China is a founding member state of the United Nations.
Our United Nations correspondent Liling Tan took a look back at the world body and its influence over the past 70 years.
In 1945, after two devastating world wars, allied powers fresh from a costly victory decided the world could not afford another war.
And so, on October 24,1945 the United Nations was born to prevent war, uphold human rights, and promote social progress.
It began with 51 member states but as colonies dissolved and new nations emerged, the number has grown to 193. Each country has a seat at the U.N. General Assembly Hall.
Where the General Assembly is the U.N.’s main body, the Security Council is its mightiest arm.
It can impose sanctions and embargoes, decide when to use military force, and refer war crime cases to the U.N.’s International Criminal Court.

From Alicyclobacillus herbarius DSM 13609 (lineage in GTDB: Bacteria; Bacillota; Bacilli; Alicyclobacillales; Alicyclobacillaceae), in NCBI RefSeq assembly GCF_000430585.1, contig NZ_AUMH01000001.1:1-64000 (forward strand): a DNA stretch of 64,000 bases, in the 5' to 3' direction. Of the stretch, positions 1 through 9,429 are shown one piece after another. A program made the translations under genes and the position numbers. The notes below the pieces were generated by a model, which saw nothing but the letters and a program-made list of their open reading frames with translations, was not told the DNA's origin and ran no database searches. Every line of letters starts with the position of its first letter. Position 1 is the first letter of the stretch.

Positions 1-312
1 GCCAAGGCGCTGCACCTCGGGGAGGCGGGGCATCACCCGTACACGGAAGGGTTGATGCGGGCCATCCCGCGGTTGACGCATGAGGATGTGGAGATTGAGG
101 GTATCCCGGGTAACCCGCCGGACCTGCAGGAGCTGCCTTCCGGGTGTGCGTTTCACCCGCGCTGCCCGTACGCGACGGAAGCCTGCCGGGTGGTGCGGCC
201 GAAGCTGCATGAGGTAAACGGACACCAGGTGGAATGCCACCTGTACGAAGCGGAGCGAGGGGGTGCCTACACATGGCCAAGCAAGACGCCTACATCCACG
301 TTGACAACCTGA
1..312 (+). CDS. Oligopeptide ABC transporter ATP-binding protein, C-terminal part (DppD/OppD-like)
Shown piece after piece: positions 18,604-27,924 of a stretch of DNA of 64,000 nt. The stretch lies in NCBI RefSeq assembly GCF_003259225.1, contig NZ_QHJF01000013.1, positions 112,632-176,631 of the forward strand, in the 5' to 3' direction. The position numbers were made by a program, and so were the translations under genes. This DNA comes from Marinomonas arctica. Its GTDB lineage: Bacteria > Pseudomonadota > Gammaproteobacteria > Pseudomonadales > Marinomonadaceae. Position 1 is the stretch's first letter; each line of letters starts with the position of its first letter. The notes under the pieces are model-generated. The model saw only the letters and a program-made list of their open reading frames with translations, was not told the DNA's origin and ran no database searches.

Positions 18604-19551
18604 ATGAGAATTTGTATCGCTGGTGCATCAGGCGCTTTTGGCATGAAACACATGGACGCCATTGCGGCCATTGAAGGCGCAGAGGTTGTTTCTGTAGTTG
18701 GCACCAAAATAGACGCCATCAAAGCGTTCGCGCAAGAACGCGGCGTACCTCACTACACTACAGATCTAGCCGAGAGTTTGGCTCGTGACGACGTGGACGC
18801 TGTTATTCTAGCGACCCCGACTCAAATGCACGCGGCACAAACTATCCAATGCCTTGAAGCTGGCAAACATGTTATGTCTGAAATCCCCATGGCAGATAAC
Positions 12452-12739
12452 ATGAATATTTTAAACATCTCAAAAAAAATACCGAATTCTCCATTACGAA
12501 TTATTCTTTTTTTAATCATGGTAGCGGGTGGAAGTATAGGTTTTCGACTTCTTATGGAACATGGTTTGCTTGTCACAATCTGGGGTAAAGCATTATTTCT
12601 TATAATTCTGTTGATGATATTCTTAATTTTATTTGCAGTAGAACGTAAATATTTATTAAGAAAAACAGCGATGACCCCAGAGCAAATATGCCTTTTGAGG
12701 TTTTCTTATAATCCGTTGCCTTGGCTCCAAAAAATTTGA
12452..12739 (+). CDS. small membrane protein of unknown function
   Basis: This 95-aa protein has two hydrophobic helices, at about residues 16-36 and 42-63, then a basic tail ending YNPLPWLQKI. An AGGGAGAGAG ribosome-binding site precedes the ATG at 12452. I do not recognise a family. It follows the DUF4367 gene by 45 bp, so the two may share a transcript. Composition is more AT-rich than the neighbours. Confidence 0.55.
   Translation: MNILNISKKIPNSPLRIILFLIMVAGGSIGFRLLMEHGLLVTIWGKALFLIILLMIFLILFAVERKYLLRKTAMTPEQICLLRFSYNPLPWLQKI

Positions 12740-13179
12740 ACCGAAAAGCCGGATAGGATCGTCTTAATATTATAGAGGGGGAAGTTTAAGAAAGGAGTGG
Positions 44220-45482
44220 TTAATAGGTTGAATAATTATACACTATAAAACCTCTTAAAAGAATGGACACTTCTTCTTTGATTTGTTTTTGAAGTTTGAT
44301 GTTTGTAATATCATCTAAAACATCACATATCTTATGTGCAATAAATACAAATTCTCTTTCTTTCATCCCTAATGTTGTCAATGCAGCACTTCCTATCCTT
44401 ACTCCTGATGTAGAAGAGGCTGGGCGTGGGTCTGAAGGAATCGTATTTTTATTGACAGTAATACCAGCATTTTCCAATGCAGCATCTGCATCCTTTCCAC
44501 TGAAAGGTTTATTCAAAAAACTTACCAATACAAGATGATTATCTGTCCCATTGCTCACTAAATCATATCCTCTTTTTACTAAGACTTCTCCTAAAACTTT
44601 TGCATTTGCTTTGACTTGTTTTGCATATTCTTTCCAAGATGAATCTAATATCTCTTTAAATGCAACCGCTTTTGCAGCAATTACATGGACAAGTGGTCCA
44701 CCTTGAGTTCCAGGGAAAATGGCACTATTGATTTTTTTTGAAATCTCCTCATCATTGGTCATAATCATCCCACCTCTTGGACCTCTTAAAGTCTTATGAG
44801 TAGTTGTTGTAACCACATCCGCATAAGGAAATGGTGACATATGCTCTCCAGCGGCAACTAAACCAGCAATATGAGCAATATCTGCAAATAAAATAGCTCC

The Secretariat is the nuts and bolts of the whole operation, helmed at the top by Ban Ki-moon, the U.N.’s eighth Secretary General.
In its lifetime, the U.N. has been divided by the Cold War, tested by conflicts in the Middle East, and challenged by unrest from Africa to the Asia-Pacific.
It helped to end apartheid but failed to stop genocide in Rwanda and Cambodia; it persuaded some states to give up nuclear weapons, but failed to keep others from developing them.
Critics argue that the U.N. leadership needs an overhaul to better represent new influential nations, reflect modern geopolitics and address the new era of conflicts.